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Studies Offer Some Encouraging News About Parkinson's Drugs

One treatment may help combat dementia suffered by some patients

WEDNESDAY, Dec. 8, 2004 (HealthDayNews) -- Two separate studies offer some good news about two drugs for the treatment of Parkinson's disease.

One found that rivastigmine, a drug now marketed to treat Alzheimer's disease, can slow the dementia experienced by many Parkinson's patients -- the first time a medication has been shown to have that benefit.

The other found that levodopa, widely used to control the trembling and other physical symptoms of Parkinson's, does not accelerate damage to nerve cells, as some physicians have feared.

Both studies appear in the Dec. 9 issue of the New England Journal of Medicine.

"These [dementia] patients have not had any treatment at all available to them," said Dr. Roger Lane, head of dementia research at Novartis Pharmaceuticals, which markets rivastigmine as Exelon. "We are very proud to have been able to show in a well-controlled study that a medication can help these patients and can bring some benefits for their cognitive and behavioral functioning problems."

Lane acknowledged the drug has its limitations. "If you are looking for a cure, this is not a cure," he said. "But it is an advance."

Novartis has begun discussions with the U. S. Food and Drug Administration about getting approval for use of the drug in the 40 or more percent of Parkinson's patients who develop dementia, Lane said.

However, in an accompanying editorial in the journal, Dr. Daniel Z. Press, an instructor in neurology at Beth Israel Deaconess Medical Center in Boston, said the results "are not as impressive as one would have hoped." But, he added, the finding does warrant use of the drug for some Parkinson's patients even before FDA approval.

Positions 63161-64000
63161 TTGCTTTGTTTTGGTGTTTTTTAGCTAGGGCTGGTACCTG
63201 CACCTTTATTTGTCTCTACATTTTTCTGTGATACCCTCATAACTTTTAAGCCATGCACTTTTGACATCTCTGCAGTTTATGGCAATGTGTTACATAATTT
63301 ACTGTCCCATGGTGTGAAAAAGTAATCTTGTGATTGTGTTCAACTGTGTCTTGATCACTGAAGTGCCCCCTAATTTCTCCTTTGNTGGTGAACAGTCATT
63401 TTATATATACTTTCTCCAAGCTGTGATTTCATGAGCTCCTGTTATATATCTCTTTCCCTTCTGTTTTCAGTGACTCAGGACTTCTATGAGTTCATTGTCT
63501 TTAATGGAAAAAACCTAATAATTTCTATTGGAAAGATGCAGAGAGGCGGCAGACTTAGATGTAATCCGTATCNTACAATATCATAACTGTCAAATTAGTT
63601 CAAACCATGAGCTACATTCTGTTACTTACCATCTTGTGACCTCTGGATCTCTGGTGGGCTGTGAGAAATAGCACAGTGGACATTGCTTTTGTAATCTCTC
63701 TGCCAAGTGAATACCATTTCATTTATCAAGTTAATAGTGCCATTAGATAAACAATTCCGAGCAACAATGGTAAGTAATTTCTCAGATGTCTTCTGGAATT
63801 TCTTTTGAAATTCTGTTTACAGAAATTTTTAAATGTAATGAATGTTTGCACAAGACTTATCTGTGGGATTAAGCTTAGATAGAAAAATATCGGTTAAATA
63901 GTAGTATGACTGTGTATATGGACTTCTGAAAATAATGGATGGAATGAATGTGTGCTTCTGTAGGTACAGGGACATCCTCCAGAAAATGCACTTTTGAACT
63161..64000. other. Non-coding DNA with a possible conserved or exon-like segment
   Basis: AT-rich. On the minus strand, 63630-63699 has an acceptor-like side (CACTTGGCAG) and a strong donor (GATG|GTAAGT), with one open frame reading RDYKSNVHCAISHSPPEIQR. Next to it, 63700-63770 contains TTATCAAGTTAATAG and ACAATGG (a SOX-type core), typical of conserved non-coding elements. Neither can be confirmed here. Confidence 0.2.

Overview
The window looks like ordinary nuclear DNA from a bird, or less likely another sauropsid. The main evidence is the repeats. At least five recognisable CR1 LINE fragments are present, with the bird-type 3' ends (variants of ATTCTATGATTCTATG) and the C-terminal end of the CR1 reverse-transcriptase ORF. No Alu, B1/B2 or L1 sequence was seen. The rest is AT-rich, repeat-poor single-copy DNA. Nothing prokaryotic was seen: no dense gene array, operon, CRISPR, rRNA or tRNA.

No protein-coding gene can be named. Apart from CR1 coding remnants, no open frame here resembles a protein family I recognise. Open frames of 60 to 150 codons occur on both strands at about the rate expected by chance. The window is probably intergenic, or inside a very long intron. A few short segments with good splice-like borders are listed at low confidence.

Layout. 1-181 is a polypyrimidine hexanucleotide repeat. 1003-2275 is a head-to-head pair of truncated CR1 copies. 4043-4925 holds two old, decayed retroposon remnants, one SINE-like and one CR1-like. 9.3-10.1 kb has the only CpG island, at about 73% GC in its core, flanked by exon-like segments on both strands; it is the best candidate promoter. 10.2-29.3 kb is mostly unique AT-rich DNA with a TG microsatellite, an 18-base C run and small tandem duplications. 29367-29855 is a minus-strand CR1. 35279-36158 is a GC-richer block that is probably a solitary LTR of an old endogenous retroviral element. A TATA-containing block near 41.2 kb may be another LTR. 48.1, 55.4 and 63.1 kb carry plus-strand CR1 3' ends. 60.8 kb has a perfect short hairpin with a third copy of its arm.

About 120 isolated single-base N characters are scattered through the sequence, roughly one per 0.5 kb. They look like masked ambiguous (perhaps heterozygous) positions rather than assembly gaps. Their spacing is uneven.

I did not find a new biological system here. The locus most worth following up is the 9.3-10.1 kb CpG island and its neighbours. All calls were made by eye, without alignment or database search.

Patients who might benefit from the drug are those whose dementia "is severe enough to be impacting their daily function," Press said. "I would try it and then judge whether the response is good enough to warrant continuing."

All the patients in the study had Parkinson's-related dementia. Those given rivastigmine for 24 weeks had an average improvement of 2.1 points on a standard 70-point scale of mental function. Those given a placebo averaged a 0.0-point loss. The results were "similar to those reported in trials of rivastigmine for Alzheimer's disease," the researchers wrote.

The levodopa trial included 361 newly diagnosed Parkinson's patients at 38 centers in the United States and Canada. They were divided into four groups. Three were given different doses of levodopa, while the fourth was given a placebo.

Patients getting the highest doses of levodopa had significantly more side effects, such as headache and nausea, than those getting the lower doses. But the severity of the disease increased much more in the patients who got a placebo compared to those who got any dosage of levodopa.

"Although there is still uncertainty about how to interpret the study and further investigation will be needed to prove levodopa's valuable beyond reasonable doubt, we found that levodopa did not accelerate the pace of Parkinson's disease," study leader Dr. Stanley Fahn, a professor of neurology at Columbia University Medical Center, said in a statement. "Now patients can feel more secure about the drug and may wish to start it sooner rather than later."

But levodopa does not stop the progressive brain damage caused by Parkinson's disease, the researchers noted. A new study is being planned to look at the nerve degeneration caused by the condition.

More information

The National Institute of Neurological Disorders and Stroke discusses the basics of Parkinson's disease.

SOURCES: Roger Lane, M.D., head, dementia research, Novartis Pharmaceuticals, East Hanover, N.J.: Daniel Press, M.D., instructor, neurology, Beth Israel Deaconess Medical Center, Boston; Dec. 9, 2004, New England Journal of Medicine
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